15 to 22.5 mg/kg/day IV or IM in 1 to 3 divided doses, depending on severity of infection (initial maximum of 1.5 g/day, then adjust dose based on desired serum levels)

Usual Adult Dose for Peritonitis

Peritoneal dialysis-related peritonitis:
CAPD intermittent dosing: 2 mg/kg in 1 exchange/day (based on ideal body weight) intraperitoneally for anuric patients and 2.5 mg/kg/bag for nonanuric patients (investigational)
CAPD continuous dosing: 24 mg/L exchange intraperitoneally for anuric patients and 30 mg/L for nonanuric patients

Maximum dose: 1.5 g/day by all routes

Precautions

The use of aminoglycosides may result in nephrotoxicity and ototoxicity. The risk is greatest in patients with impaired renal function, those receiving high doses for prolonged periods of time, the elderly, and dehydrated patients. Aminoglycosides have been associated with permanent bilateral auditory and/or vestibular toxicity. Onset of ototoxicity may be delayed and cochlear damage may be asymptomatic, so deafness may not occur until after the drug has been discontinued. Monitoring patients for the development of toxicity is recommended: Serial, vestibular, audiometric, and renal function tests (creatinine clearance, BUN, urinalysis for proteinuria, decreased specific gravity, casts, and cells) should be performed before and during therapy. Patients should be well-hydrated. Patients and their family members should be informed of possible eighth cranial nerve toxicity. Tinnitus may be a sentinel symptom of ototoxicity.

NARROW THERAPEUTIC INDEX:
-This drug should be considered a narrow therapeutic index (NTI) drug as small differences in dose or blood concentrations may lead to serious therapeutic failures or adverse drug reactions.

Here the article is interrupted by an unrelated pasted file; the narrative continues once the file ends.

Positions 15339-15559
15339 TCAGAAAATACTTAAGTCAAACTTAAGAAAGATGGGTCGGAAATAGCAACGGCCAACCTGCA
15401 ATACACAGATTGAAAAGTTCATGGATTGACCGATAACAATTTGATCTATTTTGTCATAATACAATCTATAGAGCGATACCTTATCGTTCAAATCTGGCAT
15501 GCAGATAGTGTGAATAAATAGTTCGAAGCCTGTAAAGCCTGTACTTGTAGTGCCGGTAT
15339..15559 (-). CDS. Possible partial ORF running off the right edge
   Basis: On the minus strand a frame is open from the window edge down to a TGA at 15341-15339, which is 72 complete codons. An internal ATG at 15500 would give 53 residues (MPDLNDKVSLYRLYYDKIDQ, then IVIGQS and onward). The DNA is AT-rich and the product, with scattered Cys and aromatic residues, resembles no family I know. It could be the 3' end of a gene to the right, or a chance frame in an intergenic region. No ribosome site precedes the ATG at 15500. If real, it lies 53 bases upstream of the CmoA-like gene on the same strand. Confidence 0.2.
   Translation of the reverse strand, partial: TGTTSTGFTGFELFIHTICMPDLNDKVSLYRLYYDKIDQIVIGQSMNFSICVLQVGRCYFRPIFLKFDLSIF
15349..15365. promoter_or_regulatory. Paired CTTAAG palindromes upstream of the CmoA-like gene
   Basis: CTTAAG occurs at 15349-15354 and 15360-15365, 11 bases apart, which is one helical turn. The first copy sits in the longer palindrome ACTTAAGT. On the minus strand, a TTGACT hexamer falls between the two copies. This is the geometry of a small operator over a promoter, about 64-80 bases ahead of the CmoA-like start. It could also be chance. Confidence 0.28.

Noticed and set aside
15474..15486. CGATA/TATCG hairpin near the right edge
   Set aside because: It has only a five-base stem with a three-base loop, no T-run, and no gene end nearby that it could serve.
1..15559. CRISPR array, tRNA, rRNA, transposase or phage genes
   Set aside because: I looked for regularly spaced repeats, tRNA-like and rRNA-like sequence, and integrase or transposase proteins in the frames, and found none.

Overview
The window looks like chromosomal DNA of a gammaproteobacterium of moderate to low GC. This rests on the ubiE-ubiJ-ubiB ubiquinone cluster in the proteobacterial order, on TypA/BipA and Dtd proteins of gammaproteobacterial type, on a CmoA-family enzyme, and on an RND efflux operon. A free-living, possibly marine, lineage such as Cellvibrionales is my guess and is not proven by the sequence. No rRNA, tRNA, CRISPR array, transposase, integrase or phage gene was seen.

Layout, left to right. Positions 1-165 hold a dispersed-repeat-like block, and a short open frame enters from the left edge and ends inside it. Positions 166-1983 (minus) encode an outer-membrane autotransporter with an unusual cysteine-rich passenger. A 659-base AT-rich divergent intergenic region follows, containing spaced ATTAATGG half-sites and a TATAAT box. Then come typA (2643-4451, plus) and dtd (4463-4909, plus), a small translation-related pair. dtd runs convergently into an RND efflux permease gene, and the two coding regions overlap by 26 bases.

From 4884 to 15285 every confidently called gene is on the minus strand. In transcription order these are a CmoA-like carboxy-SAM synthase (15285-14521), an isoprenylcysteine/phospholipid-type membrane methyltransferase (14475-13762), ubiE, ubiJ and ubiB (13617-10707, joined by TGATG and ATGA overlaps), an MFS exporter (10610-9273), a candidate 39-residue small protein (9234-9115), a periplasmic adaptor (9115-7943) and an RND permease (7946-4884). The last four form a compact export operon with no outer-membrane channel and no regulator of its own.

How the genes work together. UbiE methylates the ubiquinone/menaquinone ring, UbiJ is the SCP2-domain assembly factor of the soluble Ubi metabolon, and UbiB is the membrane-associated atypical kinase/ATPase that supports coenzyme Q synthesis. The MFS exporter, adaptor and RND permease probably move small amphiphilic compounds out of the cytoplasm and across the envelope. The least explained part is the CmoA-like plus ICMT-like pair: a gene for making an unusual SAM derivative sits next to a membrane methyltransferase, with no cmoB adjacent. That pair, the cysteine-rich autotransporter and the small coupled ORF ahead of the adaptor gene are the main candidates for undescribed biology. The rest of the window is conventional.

Recommendations:
- Generic substitution should be done cautiously, if at all, as current bioequivalence standards are generally insufficient for NTI drugs.
-Additional and/or more frequent monitoring should be done to ensure receipt of an effective dose while avoiding unnecessary toxicities.

Caution should be used when aminoglycosides are given with other potentially nephrotoxic drugs, such as nonsteroidal anti-inflammatory agents or antineoplastic agents.

Caution should also be used when giving aminoglycosides with other potentially ototoxic drugs, such as loop diuretics. Concomitant use of potent diuretics should be avoided.

The sodium bisulfite preservative in some formulations of amikacin may cause allergic, anaphylactic, or asthmatic reactions in sulfite-sensitive patients.

Aminoglycosides may aggravate muscle weakness due to their potential curare-like effects on neuromuscular function, therefore amikacin should be used cautiously in patients with muscular disorders such as myasthenia gravis or Parkinson's disease.

Dialysis

Adults:
Hemodialysis or peritoneal dialysis patients: 3 to 7.5 mg/kg as a loading dose; calculate subsequent doses based on serum concentrations

Amikacin is dialyzable by hemo- and peritoneal dialysis. A supplemental dose is recommended after dialysis.

Amikacin Breastfeeding Warnings

Amikacin is excreted into human milk in small amounts. Due to poor oral bioavailability, systemic toxicity in the nursing infant is unlikely.

A decision should be made to discontinue breastfeeding or discontinue the drug, taking into account the importance of the drug to the mother. Excreted into human milk: Yes Excreted into animal milk: Unknown The effects in the nursing infant are unknown.

Administrative Information

LactMed Record Number